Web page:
She knows the effort doesn’t stop there and Kitchin and many others will be at all the upcoming public Stake Holders Advisory Meetings for the SE Quadrant Plan.

She is proud of the CEIC commitment to take the lead on researching and developing a stronger covenant to be included in the city code. That covenant will better protect industrial businesses’ right to make noise, have night shifts, operate large vehicles and do what industry needs to do to be successful.

“There has always been a mix of industry and housing in this district even in, and especially in, the early years when everything grew up together around the river,” says Kitchin.

“We aren’t opposed to growth, but we see plenty of growth opportunity already in the existing residential and EX commercial zones with only minor adjustments for the kind of mixed development the Comprehensive Plan is calling for.”

Troy Doss, SE Quadrant Project Manager for the 2035 Comprehensive Plan, knows all too well how important it is to stay vigilant and keep following the process.

He spoke confidently to the industrial businesses gathered across the street from the Goat Blocks about how important each step of the Comprehensive Plan process will be.

“We are focused on making zone change proposals in ways that are compatible with light industry. Once we have made our recommendations to the city, they will be just that: recommendations,” says Doss.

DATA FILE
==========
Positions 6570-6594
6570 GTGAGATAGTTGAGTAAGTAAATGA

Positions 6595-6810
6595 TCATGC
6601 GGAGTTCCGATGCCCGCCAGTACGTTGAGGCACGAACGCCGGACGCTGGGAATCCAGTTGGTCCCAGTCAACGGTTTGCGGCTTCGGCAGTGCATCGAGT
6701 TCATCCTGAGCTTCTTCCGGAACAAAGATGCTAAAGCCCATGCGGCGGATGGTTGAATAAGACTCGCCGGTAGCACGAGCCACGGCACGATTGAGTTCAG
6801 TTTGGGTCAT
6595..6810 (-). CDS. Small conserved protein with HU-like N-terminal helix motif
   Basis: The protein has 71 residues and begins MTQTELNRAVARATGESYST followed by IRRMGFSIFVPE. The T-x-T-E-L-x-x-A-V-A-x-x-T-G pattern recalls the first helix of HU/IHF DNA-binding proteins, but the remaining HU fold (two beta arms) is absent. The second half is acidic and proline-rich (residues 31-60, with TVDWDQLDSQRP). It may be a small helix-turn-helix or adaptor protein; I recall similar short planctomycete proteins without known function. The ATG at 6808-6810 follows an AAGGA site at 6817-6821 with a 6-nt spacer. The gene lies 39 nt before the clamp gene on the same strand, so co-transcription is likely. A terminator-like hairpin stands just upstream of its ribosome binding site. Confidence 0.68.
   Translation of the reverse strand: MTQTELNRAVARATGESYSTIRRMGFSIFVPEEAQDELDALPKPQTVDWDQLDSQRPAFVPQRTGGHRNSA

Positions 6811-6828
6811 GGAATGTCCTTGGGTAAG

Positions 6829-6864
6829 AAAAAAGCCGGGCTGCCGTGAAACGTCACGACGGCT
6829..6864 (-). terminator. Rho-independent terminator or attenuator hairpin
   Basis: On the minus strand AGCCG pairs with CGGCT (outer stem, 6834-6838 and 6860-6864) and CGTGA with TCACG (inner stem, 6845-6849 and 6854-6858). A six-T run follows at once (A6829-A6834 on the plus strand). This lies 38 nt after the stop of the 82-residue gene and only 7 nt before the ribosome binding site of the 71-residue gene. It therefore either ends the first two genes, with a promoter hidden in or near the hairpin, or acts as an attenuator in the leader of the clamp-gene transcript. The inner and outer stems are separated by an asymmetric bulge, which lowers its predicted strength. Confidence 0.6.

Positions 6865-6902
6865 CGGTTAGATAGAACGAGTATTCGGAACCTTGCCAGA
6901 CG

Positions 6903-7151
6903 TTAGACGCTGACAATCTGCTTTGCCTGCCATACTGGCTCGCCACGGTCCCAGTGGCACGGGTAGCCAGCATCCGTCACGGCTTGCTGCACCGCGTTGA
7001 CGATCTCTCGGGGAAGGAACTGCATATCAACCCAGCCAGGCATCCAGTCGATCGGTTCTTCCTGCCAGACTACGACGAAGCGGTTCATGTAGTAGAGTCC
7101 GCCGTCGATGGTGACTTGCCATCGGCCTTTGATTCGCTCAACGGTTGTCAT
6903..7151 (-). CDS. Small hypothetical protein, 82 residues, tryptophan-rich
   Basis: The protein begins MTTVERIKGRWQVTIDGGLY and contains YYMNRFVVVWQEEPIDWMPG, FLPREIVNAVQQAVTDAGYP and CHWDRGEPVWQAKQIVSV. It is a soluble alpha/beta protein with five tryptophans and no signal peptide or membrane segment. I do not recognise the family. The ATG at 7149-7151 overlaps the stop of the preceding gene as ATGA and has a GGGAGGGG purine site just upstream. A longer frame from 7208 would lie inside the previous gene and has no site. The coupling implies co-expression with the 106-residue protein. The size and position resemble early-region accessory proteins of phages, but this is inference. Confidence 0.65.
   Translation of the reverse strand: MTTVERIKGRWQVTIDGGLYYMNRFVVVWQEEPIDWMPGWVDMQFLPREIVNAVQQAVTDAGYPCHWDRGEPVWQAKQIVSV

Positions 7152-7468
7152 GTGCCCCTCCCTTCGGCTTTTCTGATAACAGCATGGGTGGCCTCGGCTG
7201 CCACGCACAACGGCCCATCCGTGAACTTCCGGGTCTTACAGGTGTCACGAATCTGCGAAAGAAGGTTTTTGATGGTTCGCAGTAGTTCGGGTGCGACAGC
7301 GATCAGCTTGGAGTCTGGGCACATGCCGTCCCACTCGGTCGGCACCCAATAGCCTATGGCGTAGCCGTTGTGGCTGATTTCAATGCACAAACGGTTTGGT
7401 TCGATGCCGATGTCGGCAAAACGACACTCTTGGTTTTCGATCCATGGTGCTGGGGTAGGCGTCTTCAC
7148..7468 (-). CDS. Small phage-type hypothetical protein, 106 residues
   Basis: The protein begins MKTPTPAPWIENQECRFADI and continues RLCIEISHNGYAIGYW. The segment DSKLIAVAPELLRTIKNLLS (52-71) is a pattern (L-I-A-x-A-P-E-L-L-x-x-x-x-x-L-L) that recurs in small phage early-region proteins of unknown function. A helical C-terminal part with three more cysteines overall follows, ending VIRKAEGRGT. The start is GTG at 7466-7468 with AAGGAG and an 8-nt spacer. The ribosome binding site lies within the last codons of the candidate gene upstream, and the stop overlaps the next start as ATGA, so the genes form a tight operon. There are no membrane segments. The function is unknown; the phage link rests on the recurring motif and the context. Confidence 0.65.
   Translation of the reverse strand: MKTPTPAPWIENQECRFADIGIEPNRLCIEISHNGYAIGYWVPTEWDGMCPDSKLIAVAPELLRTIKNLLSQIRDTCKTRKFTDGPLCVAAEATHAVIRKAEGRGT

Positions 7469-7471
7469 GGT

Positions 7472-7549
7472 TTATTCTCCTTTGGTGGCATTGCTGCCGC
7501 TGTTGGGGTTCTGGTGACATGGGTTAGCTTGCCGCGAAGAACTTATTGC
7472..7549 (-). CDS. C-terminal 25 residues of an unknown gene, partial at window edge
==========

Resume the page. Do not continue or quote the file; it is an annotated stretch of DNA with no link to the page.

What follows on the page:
“I’ve seen changes made at the very last minute that came down to who showed up at the final city council meeting, sometimes people or groups we had never seen before.”

A stable, viable industrial core on the east side of the river will make or break how long fresh produce distributors like Apple Foods and Gato and Sons can operate just a short distance from restaurants they serve.

Jon Herron, owner of the hundred year old Winks Hardware, is one of many essential suppliers for furniture and cabinetry shops in and around the district.

Winks is also a favorite one-stop-shop for do-it-yourselfers with more types of screws, springs, specialty hinges and essential bits for this and that than one person could ever imagine.

Winks moved once already in 2001 from the Pearl, as it went upscale, into a large portion of the 200 block of SE Stark St..

He admits he would rather close down than move again and laughs as he contemplates where all the industry now in the central eastside would go if road and building use restrictions and rezoning effectively squeeze these types of businesses out.

“Where do you move all this? To one of the far four corners of the city?”

The long list of member businesses on the CEIC website includes architects, auto services, contractors, equipment sales and services, manufacturing, wholesale distributors, home improvement, non-profits, printers and more.

Herron and many other central city employers are surrounded by workers with 10 to 20 years of skills and service receiving healthcare benefits, long term employment benefits and a short, environmentally-friendly work commute.

“If you don’t protect the services you depend on, you won’t have them,” says Herron.  “We have a gem here and you don’t want people to come along and chip away at it.”


To be a part of protecting our central eastside industrial sanctuary, follow the Comprehensive Plan public meeting dates and recommendations at 



Public hearings on Portland’s Draft 2035 Comprehensive Plan are:

• Tuesday, October 14, 5 – 9 pm, Park Rose HS Student Center, 12003 NE Shaver St.

• Tuesday, October 28, 5 – 9 pm. Portland Community College, Community Hall, 2305 SE 82nd Ave.

• Tuesday, November 4, 4 – 8 pm, 1900 SW 4th Ave., Room 2500A.


One Street, Three Zones and 17,000 Jobs